From: Henry Spencer <email@example.com>
Subject: Re: Slot High Density Injectors
Date: Thu, 19 Mar 1998 21:46:31 GMT
In article <19980315151801.KAA05418@ladder03.news.aol.com>,
JHare10079 <firstname.lastname@example.org> wrote:
>Most injector drawings that I have seen are round and limited to
>impinging, non impinging, and axial types. The other types, which
>I get the impression are obsolete, are impinging sheets...
Actually, there are a number of other types, but this is an area where
people have stuck with a few solutions that worked, and haven't put a
lot of effort into investigating alternatives. (At least, in the West.)
>I have read
>that unlike impinging gives best performance and is least stable.
There is frequently a conflict between improving stability and improving
performance. Unlike-impinging designs produce quick and rapid mixing,
which is good for combustion efficiency. But the impingement pattern is
easily disrupted, perhaps because the impinging jets are of different
fluids and hence respond differently to disturbances, and that definitely
hurts stability. (On the other hand, because of the more effective
mixing, you can afford to make the individual injection elements bigger,
and *that* definitely helps stability. The tradeoffs here have not been
>Axial is most stable but unsuited to heavy fuels.
Not true, the Russians have used coaxial injectors with LOX/kerosene,
and quite successfully too -- the upper-stage engine of the Soyuz booster
is built that way. And they had some stability problems; there's a very
interesting chapter in the recent AIAA combustion-stability book about it.
The US traditionally uses coaxial injectors only with LOX/LH2 (well, more
precisely, LOX/LH2 in the J-2 and LOX/GH2 in the RL10 and SSME), but they
are useful for other combinations too. Their appearance of being highly
stable is probably at least partly due to the fuel combination rather than
the injector; in particular, LOX/GH2 will make almost any injector look
good, because injecting one component as a cryogenic liquid and the other
as a high-velocity warm gas is much better than injecting both as liquids.
>Is it possible that alternating slots of fuel and oxidiser could give
>a stable, simple, high density injection system.
Possibly. The LM descent engine used a scheme along those lines, with
only a single injector element (which was mechanically adjustable to give
varying flow rates for throttling). It did have some stability problems
early on, as I recall.
>I'm sure this has been tried somewhere and found wanting. Does
>anyone know of this being tried, and what is wrong with it?
Even aside from the LM engine, sheet injection has certainly been tried --
some of the books mention it -- but I haven't heard anything much about
how well it worked.
Being the last man on the Moon | Henry Spencer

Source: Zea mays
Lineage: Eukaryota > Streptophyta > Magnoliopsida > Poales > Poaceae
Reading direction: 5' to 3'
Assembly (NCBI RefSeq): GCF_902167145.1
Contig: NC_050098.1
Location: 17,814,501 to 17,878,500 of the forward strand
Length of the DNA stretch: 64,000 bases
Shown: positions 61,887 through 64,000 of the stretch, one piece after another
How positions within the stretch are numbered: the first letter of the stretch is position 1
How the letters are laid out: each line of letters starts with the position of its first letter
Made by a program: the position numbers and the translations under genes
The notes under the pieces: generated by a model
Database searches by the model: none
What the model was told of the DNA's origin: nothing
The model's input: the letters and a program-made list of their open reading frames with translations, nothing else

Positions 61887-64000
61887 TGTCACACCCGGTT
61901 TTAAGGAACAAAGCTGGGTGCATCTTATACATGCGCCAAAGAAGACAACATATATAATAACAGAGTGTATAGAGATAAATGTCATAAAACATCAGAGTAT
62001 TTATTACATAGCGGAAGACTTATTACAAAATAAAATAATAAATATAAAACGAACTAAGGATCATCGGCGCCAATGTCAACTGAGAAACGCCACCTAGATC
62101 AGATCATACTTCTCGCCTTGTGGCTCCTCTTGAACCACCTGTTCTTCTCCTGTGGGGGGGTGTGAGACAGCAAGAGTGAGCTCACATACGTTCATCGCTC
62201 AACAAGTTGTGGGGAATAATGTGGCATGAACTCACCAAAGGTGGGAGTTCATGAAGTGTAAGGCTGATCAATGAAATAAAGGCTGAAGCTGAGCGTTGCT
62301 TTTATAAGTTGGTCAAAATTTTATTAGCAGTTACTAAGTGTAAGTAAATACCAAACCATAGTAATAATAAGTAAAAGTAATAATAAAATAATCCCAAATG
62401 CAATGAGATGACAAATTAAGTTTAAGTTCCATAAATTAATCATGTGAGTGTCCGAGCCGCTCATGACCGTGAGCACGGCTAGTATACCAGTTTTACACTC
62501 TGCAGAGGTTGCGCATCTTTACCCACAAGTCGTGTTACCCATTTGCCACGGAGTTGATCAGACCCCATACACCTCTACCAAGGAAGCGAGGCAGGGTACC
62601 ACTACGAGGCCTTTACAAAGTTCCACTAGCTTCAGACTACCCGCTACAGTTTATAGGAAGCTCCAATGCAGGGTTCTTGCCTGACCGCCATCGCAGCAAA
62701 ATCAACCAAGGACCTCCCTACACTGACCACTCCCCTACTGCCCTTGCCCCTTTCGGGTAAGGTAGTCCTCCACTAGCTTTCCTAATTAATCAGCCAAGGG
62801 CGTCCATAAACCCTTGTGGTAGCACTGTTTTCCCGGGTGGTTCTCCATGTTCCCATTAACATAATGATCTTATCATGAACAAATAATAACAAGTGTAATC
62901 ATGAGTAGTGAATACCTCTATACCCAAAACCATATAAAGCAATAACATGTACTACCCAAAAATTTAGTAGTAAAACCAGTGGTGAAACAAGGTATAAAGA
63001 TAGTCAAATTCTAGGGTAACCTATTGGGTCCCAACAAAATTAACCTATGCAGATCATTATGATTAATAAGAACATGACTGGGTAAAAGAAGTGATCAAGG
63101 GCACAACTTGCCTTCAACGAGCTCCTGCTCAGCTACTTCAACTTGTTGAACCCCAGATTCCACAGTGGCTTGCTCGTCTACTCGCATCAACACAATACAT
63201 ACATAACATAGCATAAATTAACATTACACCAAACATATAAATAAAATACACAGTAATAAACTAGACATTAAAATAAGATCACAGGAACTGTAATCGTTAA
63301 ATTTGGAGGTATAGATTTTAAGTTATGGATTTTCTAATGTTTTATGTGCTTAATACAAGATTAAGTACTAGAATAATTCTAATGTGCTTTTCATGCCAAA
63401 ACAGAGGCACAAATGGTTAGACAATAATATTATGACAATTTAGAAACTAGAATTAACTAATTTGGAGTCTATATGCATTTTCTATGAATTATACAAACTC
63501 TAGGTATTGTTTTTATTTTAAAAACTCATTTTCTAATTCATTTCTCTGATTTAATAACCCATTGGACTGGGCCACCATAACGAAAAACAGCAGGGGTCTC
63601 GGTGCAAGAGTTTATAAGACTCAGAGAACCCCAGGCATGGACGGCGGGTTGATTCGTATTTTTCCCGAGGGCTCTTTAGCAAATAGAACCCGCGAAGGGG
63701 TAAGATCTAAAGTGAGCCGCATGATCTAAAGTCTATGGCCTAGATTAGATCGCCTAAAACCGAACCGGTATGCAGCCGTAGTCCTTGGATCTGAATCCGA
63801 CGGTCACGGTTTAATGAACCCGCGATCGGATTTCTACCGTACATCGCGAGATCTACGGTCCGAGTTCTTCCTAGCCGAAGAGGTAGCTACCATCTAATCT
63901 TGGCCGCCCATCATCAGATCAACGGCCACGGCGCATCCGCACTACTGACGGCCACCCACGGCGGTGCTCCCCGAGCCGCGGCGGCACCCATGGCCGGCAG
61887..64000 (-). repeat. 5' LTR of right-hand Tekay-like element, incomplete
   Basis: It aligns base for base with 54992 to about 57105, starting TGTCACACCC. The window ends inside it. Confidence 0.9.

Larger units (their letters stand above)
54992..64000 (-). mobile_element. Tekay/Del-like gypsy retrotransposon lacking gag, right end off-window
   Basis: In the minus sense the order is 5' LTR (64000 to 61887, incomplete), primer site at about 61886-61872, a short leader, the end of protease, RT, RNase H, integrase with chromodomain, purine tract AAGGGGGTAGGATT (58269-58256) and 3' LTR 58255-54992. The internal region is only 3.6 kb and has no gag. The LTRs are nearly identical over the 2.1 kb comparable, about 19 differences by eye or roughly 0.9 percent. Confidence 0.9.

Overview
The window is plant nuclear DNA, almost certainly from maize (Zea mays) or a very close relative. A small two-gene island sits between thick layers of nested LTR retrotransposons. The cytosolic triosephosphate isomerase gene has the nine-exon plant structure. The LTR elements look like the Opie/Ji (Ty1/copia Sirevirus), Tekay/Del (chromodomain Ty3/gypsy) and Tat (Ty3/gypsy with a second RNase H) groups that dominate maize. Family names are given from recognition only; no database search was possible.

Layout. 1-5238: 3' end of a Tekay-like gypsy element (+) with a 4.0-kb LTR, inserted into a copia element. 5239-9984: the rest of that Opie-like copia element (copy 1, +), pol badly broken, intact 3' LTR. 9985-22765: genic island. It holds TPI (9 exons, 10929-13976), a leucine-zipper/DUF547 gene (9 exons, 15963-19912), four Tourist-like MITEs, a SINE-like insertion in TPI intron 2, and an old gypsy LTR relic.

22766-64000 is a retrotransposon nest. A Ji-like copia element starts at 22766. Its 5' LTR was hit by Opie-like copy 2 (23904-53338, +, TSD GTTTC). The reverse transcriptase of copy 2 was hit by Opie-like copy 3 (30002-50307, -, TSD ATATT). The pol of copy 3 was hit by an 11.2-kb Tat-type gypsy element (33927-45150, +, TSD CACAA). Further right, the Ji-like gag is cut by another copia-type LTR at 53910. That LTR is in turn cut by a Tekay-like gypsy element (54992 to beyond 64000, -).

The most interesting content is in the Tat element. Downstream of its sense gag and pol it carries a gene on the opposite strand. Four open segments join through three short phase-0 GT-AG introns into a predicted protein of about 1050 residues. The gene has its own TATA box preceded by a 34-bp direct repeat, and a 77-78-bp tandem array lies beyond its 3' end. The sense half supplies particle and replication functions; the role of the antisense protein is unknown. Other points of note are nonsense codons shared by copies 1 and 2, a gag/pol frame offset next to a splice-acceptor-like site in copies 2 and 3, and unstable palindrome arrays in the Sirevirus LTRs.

is a very dubious honor. -- Gene Cernan | email@example.com
From: firstname.lastname@example.org (Henry Spencer)
Subject: Re: Propane/LOX
Date: Sun, 2 Jan 2000 19:52:54 GMT
In article <386EA1FF.620BBCB@Gramlich.Net>,
Wayne Gramlich <NoSpam@Gramlich.Net> wrote:
>Are Propane and LOX hypergolic at LOX boiloff temperatures?
No, they aren't. Only the most aggressive fuels, like diborane, are
hypergolic with LOX, and conversely, only the most aggressive oxidizers,
like fluorine, are hypergolic with the (relatively mild-mannered)
There was some work done with FLOX/propane, FLOX being a fluorine/oxygen
mixture. *That* combination is hypergolic, and also gives higher
performance than LOX/propane, at the cost of adding a number of technical
hassles. (One unobvious one is that performance peaks essentially right
at the stoichiometric mixture ratio, which means that performance falls
off very sharply with even small mixture-ratio errors, making injector
An alternative is to dissolve a trace of O3F2 in the LOX, which makes it
hypergolic with nearly anything (including, unfortunately, many materials
that are compatible with normal LOX).
>The reason for asking is because it may be possible to simplify
>the combustion chamber injector plate by premixing the LOX
>and propane before injection.
Premixing injectors were tried, in the early days; the usual result was
Even disregarding that, there is a problem in that LOX and propane are
immiscible at anything like typical rocket mixture ratios. The most you
could do would be a suspension of propane droplets in LOX. (You can
dissolve a little bit of propane in LOX, or vice versa, but not a lot.)
A better approach is to use the propane for regenerative cooling, perhaps
even running an expander cycle for turbine drive, and inject it as a gas.
Gas-liquid injectors give far more efficient mixing than liquid-liquid
designs, because the gas velocity is quite high and that shreds the liquid
streams into droplets very effectively.
The space program reminds me | Henry Spencer email@example.com
of a government agency. -Jim Baen | (aka firstname.lastname@example.org)